The sun is shining brightly upon the hills today, while a soft wind blows warm breezes across the land. There are blue shadows on Pilot Knob where the trees stand tall and leafless, and the pine trees stand out in brilliant green. Maybe this is our Indian summer, or could it be the lull before the storm?
After the Thanksgiving holiday was over, the principal of our grade school began having us practice for the Christmas program. We were granted the use of the Methodist church right below the schoolhouse, and every afternoon we tramped down the hill to rehearse. We just took it for granted then, but how gracious it was for them to allow us to use the church. I'm sure there were times we tracked in mud, but we never heard a complaint.
Every child had to have a part in the program. Whether it was in a skit or a play or just to recite a poem, everyone had to participate. We had sheets strung on a wire for curtains, and it was a coveted task to pull the curtains. Mr. Hinkle felt that it was good training to learn to speak in public, and although we may have missed afternoon lessons, we learned something more valuable.
I can see those rough little boys, with their dungarees and clodhoppers, standing on the stage twisting their hands in their pockets. We would drill Larry at home, over and over, until I still remember some of the poems more than 60 years later. He recited, "Little girls should speak'em, because they think it's fun, to be upon a platform, stared at by everyone. Little boys do speak'em, but oh, I'm telling you, if they all feel like I do, they're glad when they are through." He bowed, and turned to walk off the stage. Running back, he recited, "Oh dear I was forgetting, what I came up to say, I'm wishing each one present a merry Christmas Day."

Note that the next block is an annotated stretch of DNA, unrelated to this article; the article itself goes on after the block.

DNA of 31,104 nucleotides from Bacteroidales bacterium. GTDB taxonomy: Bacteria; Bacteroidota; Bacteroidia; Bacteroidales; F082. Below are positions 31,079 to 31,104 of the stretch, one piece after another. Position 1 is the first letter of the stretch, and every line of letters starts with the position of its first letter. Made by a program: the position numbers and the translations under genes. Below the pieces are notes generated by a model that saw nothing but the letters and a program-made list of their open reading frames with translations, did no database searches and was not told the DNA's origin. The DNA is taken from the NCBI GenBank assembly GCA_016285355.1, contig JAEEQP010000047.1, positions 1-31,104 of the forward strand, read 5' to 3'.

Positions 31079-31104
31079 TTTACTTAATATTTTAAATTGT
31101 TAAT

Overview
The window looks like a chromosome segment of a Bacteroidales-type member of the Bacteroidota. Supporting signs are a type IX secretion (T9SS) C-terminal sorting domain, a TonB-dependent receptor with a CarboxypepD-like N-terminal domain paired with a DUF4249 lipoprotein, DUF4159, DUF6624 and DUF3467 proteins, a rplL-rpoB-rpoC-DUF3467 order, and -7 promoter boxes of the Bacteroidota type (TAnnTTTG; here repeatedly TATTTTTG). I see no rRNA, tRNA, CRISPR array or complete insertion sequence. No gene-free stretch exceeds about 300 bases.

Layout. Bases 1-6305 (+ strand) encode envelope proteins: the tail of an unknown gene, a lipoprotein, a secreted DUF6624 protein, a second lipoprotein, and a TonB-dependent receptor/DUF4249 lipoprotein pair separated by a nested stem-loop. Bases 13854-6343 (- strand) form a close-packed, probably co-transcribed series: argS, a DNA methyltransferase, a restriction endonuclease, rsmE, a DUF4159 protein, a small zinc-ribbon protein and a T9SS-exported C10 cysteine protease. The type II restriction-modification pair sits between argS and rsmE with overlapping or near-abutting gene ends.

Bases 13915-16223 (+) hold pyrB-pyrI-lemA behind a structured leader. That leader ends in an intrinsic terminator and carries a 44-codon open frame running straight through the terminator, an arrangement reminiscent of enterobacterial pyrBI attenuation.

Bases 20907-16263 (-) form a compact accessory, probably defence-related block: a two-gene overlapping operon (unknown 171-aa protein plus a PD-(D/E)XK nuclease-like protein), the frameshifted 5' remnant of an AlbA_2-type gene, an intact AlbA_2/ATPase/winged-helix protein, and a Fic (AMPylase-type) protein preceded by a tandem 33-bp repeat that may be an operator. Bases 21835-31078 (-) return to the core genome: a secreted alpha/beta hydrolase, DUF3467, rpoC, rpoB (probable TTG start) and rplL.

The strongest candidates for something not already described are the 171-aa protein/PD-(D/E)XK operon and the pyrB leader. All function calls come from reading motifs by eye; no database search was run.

We went through torment helping Larry memorize this poem. I don't know if he remembers it or not, but it is etched on my brain. Of course some of the students would start to recite, become overcome with stage fright, and forget their lines. They would stand there, red-faced and stuttering, until someone coached them from behind the curtain.
The annual school Christmas program was a big event. People came from miles around, until the church was packed full and many standing in the aisles. We always had a big Christmas tree standing in the upper corner, covered with decorations and gifts. One year, we had Santa Claus appear and give out the gifts. Early in the month, we drew names (each name written on a slip of paper and placed in a box to be drawn out by each child.) The only way you could draw again was if you got your own name.
We bought our gifts at the five and ten cent store -- nothing expensive or extravagant -- a box of hankies or a little bottle of perfume. Remember Blue Waltz perfume? Or Evening in Paris? It was a letdown when you received a pocket comb and you'd bought someone else a French harp.